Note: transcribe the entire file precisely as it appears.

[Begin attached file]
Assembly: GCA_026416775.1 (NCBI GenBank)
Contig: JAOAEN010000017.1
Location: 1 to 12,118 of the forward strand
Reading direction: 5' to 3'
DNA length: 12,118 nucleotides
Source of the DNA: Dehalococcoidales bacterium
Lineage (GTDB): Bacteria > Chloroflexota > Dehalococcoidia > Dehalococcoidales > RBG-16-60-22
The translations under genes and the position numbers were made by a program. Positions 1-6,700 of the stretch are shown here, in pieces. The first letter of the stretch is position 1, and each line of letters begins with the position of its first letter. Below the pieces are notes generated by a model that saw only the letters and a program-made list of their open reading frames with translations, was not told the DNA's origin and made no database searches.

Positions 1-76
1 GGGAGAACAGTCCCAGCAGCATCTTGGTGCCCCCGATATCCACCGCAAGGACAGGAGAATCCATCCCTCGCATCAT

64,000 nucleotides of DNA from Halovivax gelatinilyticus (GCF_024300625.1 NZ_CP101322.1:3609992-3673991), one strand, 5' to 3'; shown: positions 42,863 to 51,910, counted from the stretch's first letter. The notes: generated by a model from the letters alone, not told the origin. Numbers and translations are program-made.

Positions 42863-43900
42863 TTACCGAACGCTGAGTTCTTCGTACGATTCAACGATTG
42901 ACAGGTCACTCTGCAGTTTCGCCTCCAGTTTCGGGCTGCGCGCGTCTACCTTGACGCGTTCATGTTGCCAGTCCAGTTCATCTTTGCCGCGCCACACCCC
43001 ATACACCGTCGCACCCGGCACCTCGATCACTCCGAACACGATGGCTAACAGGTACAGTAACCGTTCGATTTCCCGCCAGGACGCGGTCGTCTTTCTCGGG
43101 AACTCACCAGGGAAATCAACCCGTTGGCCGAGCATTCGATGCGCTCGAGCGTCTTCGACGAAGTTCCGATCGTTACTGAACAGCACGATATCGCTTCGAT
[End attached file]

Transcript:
Assembly: GCA_026416775.1 (NCBI GenBank)
Contig: JAOAEN010000017.1
Location: 1 to 12,118 of the forward strand
Reading direction: 5' to 3'
DNA length: 12,118 nucleotides
Source of the DNA: Dehalococcoidales bacterium
Lineage (GTDB): Bacteria > Chloroflexota > Dehalococcoidia > Dehalococcoidales > RBG-16-60-22
The translations under genes and the position numbers were made by a program. Positions 1-6,700 of the stretch are shown here, in pieces. The first letter of the stretch is position 1, and each line of letters begins with the position of its first letter. Below the pieces are notes generated by a model that saw only the letters and a program-made list of their open reading frames with translations, was not told the DNA's origin and made no database searches.

Positions 1-76
1 GGGAGAACAGTCCCAGCAGCATCTTGGTGCCCCCGATATCCACCGCAAGGACAGGAGAATCCATCCCTCGCATCAT

64,000 nucleotides of DNA from Halovivax gelatinilyticus (GCF_024300625.1 NZ_CP101322.1:3609992-3673991), one strand, 5' to 3'; shown: positions 42,863 to 51,910, counted from the stretch's first letter. The notes: generated by a model from the letters alone, not told the origin. Numbers and translations are program-made.

Positions 42863-43900
42863 TTACCGAACGCTGAGTTCTTCGTACGATTCAACGATTG
42901 ACAGGTCACTCTGCAGTTTCGCCTCCAGTTTCGGGCTGCGCGCGTCTACCTTGACGCGTTCATGTTGCCAGTCCAGTTCATCTTTGCCGCGCCACACCCC
43001 ATACACCGTCGCACCCGGCACCTCGATCACTCCGAACACGATGGCTAACAGGTACAGTAACCGTTCGATTTCCCGCCAGGACGCGGTCGTCTTTCTCGGG
43101 AACTCACCAGGGAAATCAACCCGTTGGCCGAGCATTCGATGCGCTCGAGCGTCTTCGACGAAGTTCCGATCGTTACTGAACAGCACGATATCGCTTCGAT